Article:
Bereavement Counseling Training and Education Program Options
Learn about certificate and degree programs designed to provide basic or further training in bereavement counseling. Read details about admission requirements, common course topics, continuing education options and professional certification. Get information about career options as well as employment statistics and median salaries for those in this field.
A bereavement counselor, also known as a grief counselor, provides counseling to individuals who have suffered a personal loss. Certificates, advanced certificates and degrees in grief counseling or thanatology, which is another term for the study of death and dying, can be useful for those who wish to become bereavement counselors. The most common degrees offered are at the master's level. Studies in these programs can range from the psychological impact of death and dying to advanced counseling strategies and theories. The educational requirements for professional certification can differ from one granting body to another; in some cases, a certificate will be adequate, while others could require a master's degree.
Entrance into a certificate program typically requires students to work in human services, while advanced certificates are for licensed healthcare workers. All programs include classroom work, and some include groups projects and on-site training.
Career Studies Certificate
A career studies certificate program in grief and bereavement counseling is offered at the community college level. This program is designed for those who are already working in the human services field or who wish to work in facilities providing hospice care, AIDS treatment, funeral services, or similar care.
A high school diploma or its equivalent and good scores on college placement tests are necessary prerequisites to enrolling in a certificate program. Students may also be required to undergo a criminal background check, sex offender screening, and tuberculin tests prior to entering the field in a practicum or training situation.
Students in a grief and bereavement counseling program take classes that will help them gain a better understanding of the psychological, emotional, and physical aspects of working with death and dying. In addition to coursework, on-site training may be required. Students in a career studies certificate program may take classes similar to these:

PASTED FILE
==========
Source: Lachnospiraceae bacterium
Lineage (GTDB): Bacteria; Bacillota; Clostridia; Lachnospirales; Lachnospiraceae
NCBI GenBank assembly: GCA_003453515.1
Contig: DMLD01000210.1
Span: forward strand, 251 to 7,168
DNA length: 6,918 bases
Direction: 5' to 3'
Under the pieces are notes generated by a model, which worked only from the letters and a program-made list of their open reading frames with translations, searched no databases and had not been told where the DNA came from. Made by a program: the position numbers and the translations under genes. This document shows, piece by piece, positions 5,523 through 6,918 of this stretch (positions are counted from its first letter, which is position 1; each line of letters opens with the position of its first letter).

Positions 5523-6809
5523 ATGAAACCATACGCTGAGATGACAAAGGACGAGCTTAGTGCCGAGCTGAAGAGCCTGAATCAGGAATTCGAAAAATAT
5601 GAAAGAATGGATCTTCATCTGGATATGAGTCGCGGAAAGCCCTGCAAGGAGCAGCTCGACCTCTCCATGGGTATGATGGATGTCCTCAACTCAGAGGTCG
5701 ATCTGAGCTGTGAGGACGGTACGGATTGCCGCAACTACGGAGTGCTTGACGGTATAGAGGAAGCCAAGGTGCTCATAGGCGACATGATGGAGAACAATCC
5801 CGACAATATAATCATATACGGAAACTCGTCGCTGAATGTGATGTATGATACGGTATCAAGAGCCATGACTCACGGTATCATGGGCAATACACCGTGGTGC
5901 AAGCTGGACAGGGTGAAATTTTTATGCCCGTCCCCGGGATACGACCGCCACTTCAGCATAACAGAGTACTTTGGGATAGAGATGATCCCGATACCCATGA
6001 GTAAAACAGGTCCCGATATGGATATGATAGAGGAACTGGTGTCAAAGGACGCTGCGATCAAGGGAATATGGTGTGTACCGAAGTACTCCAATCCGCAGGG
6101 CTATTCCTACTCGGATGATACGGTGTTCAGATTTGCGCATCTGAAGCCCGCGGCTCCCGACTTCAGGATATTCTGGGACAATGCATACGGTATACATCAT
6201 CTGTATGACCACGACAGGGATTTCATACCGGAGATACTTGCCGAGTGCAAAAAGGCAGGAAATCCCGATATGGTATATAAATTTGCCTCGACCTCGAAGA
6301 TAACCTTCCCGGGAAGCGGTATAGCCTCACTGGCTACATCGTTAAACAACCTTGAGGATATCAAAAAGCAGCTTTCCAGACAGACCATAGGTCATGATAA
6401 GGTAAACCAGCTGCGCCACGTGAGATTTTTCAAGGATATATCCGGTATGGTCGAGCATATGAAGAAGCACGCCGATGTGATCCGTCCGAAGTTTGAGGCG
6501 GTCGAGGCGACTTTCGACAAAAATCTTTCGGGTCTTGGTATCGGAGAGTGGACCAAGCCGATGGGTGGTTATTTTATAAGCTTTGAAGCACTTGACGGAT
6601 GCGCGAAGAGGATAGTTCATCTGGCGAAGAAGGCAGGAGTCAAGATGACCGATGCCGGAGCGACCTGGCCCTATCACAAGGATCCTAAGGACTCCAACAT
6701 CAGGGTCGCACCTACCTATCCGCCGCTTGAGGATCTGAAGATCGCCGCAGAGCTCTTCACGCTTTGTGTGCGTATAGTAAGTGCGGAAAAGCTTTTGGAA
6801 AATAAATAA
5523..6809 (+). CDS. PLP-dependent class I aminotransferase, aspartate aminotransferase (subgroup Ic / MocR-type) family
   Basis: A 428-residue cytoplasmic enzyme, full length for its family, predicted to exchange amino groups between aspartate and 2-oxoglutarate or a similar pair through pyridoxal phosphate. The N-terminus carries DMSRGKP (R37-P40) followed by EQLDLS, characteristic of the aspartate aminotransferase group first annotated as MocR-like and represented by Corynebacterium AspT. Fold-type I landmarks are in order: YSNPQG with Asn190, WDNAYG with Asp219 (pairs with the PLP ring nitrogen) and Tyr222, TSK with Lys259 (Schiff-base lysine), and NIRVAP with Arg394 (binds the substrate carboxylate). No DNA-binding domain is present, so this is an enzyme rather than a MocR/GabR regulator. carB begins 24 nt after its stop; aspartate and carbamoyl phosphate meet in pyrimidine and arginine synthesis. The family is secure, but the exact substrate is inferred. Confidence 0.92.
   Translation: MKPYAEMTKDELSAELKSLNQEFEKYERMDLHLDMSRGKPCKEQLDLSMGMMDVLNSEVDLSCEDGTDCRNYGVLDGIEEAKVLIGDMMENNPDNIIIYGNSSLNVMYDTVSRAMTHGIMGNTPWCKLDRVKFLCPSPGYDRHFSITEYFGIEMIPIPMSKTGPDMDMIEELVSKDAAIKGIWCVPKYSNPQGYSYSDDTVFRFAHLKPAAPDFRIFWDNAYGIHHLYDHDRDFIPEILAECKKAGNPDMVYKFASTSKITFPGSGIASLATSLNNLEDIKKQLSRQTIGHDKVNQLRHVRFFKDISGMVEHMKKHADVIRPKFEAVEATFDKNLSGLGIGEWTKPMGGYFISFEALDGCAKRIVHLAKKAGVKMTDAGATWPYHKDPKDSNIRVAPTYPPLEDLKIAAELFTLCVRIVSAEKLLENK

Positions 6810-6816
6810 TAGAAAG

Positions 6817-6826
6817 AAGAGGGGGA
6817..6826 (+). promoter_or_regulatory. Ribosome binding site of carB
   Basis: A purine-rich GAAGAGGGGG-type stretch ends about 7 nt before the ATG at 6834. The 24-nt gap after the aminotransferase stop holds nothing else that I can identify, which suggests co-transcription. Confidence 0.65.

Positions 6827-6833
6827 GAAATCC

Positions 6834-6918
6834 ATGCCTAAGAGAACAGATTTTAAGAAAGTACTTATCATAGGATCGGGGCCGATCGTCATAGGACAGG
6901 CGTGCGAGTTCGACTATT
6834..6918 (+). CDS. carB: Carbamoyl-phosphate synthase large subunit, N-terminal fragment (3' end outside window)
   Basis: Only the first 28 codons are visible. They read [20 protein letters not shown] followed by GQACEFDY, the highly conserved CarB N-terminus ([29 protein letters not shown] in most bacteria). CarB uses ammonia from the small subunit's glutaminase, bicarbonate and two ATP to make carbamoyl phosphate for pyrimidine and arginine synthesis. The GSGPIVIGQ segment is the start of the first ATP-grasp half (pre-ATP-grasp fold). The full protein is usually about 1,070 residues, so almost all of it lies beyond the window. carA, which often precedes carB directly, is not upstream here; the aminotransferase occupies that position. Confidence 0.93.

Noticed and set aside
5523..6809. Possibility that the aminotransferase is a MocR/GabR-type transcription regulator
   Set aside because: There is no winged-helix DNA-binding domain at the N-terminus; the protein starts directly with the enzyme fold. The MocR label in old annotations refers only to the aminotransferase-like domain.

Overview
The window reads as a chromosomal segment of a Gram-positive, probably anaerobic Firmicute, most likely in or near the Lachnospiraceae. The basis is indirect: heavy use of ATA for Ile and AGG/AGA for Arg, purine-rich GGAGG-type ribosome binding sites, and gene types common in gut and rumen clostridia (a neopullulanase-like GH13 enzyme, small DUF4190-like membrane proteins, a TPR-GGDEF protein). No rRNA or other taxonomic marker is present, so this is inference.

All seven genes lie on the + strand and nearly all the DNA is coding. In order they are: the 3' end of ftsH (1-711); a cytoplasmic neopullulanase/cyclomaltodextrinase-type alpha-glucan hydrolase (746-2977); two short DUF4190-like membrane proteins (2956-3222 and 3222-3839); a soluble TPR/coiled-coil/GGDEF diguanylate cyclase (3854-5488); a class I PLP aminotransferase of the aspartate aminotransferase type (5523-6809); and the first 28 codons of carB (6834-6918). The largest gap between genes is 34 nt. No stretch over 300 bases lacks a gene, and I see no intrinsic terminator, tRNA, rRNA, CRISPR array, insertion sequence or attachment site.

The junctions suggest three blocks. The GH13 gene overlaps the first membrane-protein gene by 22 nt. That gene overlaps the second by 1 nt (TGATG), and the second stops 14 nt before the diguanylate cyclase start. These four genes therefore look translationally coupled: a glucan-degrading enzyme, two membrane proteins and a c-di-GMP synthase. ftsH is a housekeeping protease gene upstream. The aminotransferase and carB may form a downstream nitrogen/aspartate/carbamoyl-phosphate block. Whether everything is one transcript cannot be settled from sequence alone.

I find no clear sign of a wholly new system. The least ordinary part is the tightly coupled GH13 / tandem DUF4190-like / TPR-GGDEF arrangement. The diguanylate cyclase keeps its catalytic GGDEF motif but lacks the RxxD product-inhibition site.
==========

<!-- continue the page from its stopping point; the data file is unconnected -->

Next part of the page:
- Introduction to the field of human services
- Skills for treating mental health problems
- Understanding grief and loss
- Sociology of death and dying
- Psychology of death and dying
Individuals with a career studies certificate in grief and bereavement counseling can look for employment in:
- Long-term care facilities
- Funeral service industries
Individuals with a career studies certificate in grief and bereavement counseling may further their education by enrolling in an associate's or bachelor's degree program in social work, counseling, or a healthcare field.
Advanced Certificate in Grief Counseling
Grief and bereavement counseling advanced certificate programs are post-baccalaureate programs offered by four-year colleges and universities. They are designed for those healthcare professionals who often work with individuals suffering from the death of a loved one or other significant loss. Licensed registered nurses, social workers, professional counselors, ordained ministers, funeral home directors, physicians, school counselors, and other healthcare professionals are eligible to apply.
Students enrolled in a grief and bereavement counseling advanced certificate program learn about the various forms of grief and the methods of assessing grief in patients. They also learn about the theoretical and practical applications of counseling and intervention strategies.